Energy and cost saving in mines achieved by innovative technique

Jul 18, 2013

A new approach that will save energy and reduce ventilation costs in mines has been developed by the University of Exeter's Camborne School of Mines.

The pioneering new method uses sensors that monitor fan performance to ensure that the fans work close to the highest possible efficiency and hence lowest cost for the mine.

Underground mines are primarily ventilated by large fans at the surface that draw air through the complex system of tunnels and spaces. Good ventilation is of particular importance in coal mines, where combustible can accumulate and create a major safety hazard.

Camborne School of Mines researchers Tom Clifford and Nick Williams recently installed the sensors at the large Velenje Coal Mine in Slovenia to trial the system. The researchers worked alongside local mine technicians on the installation and to take the first measurements. The results will be used to prove the effectiveness of this innovative approach that will ultimately be available to help improve ventilation systems in other mines across the world.

Tom Clifford from Camborne School of Mines who is also a director of the Cornwall-based pump testing and monitoring company Riventa UK Ltd, said: "The opportunity to trial the system at the mine in Slovenia will be both useful for our Slovenian collaborators and will help in proving a system that has scope for much wider use. It is an example of how Cornwall looks outwards internationally to offer technological solutions to industrial challenges."

The technique was developed as part of a nine-partner European research project, named LOWCARB, led by the Camborne School of Mines. The project aims to improve and to reduce at . The partners include coal mining companies, other universities and specialist mining research establishments. Other research highlights of the project include capturing and harnessing the energy from the methane that accumulates in coal mines from the seam and surrounding strata; energy storage concepts; and improving the efficiency of handling the large electrical loads necessary for mining.

Building upon this work, Camborne School of Mines is also now involved in a new European project, called M-SMART GRID, which aims to develop new holistic thinking in electricity supply and demand management that will be refined for mine sites. The LOWCARB and M-SMART GRID mine energy projects have received funding from the European Community's Research Fund for Coal and Steel and this research has been brought to Cornwall by Dr Patrick Foster and Dr Gareth Kennedy from the Camborne School of Mines.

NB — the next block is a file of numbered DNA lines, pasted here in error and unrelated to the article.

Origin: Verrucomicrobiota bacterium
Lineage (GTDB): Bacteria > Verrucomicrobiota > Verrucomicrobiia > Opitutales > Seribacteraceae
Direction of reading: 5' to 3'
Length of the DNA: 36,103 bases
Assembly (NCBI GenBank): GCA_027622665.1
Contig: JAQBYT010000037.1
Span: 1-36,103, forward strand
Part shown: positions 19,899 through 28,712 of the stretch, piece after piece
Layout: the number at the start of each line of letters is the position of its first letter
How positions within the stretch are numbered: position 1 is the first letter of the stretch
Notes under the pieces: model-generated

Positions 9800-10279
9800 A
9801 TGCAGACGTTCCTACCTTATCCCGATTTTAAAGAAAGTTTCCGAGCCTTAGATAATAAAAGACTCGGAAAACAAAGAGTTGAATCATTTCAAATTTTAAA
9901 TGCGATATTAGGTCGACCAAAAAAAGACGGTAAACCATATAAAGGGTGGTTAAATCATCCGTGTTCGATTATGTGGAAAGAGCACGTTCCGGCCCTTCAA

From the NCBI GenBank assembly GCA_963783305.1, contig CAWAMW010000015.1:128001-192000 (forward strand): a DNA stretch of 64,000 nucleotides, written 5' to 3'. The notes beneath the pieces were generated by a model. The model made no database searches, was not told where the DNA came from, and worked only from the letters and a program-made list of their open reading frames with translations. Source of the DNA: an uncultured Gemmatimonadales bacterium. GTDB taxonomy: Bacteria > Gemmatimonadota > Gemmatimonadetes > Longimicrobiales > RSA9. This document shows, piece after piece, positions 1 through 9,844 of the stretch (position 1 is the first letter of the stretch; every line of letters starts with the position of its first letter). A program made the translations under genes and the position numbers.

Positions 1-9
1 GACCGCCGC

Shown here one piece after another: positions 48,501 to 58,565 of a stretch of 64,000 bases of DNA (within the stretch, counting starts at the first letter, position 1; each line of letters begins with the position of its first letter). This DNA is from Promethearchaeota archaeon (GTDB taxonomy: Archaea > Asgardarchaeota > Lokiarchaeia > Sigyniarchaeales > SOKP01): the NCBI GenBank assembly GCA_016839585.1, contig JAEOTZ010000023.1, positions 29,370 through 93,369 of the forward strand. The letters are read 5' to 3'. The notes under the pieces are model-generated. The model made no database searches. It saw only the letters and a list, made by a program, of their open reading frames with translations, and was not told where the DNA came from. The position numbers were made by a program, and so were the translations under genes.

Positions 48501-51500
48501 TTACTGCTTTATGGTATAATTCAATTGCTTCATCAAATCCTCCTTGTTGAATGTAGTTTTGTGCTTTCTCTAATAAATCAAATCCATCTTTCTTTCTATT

Dr Kennedy said: "The areas of better energy management and improved exploitation of resources, with concurrent reduction in greenhouse gas emissions, are among the key challenges that the research community needs to address; Camborne School of Mines is well placed to remain at the forefront of applying this to mining."

Together with the continuing high employability of the young mining engineers and geologists that graduate each year and a wide range of other important minerals-related research, the future is looking energetic for the Camborne School of Mines in its 125th year of existence.

Explore further: Adopting new mining technology: Finding a balance between leading and bleeding

add to favorites email to friend print save as pdf

Related Stories

Mining for heat

May 02, 2012

Underground mining is a sweaty job, and not just because of the hard work it takes to haul ore: Mining tunnels fill with heat naturally emitted from the surrounding rock. A group of researchers from McGill University in Canada ...

'Black lung is back' researcher says

May 17, 2013

The dangers of coal mining enter the spotlight periodically when disasters strike, but one West Virginia University researcher argues that coal mine dust exposure, which has caused an increase in the prevalence and severity ...

Recommended for you

European climate at the +2 C global warming threshold

4 hours ago

A global warming of 2 C relative to pre-industrial climate has been considered as a threshold which society should endeavor to remain below, in order to limit the dangerous effects of anthropogenic climate change.

Australia's dirty secret: who's breathing toxic air?

5 hours ago

Australians living in poorer communities, with lower employment and education levels, as well as communities with a high proportion of Indigenous people, are significantly more likely to be exposed to high ...

Predicting bioavailable cadmium levels in soils

23 hours ago

New Zealand's pastoral landscapes are some of the loveliest in the world, but they also contain a hidden threat. Many of the country's pasture soils have become enriched in cadmium. Grasses take up this toxic heavy metal, ...

User comments : 1

Adjust slider to filter visible comments by rank

Display comments: newest first

rwinners
not rated yet Jul 19, 2013
I wonder. How would I feel if I were working 5k feet underground and I found out that my employers were considering using a computerized air flow control for the mine I spend 40 hours a week in.
Now this doesn't sound dramatic to those of you who don't know what working at that or greater distances from the surface of the earth does to one's body. It is very hot down there. GREAT airflow is a vital necessity.
I do hope the mine owners continue to provide it.

More news stories

Melting during cooling period

(Phys.org) —A University of Maine research team says stratification of the North Atlantic Ocean contributed to summer warming and glacial melting in Scotland during the period recognized for abrupt cooling ...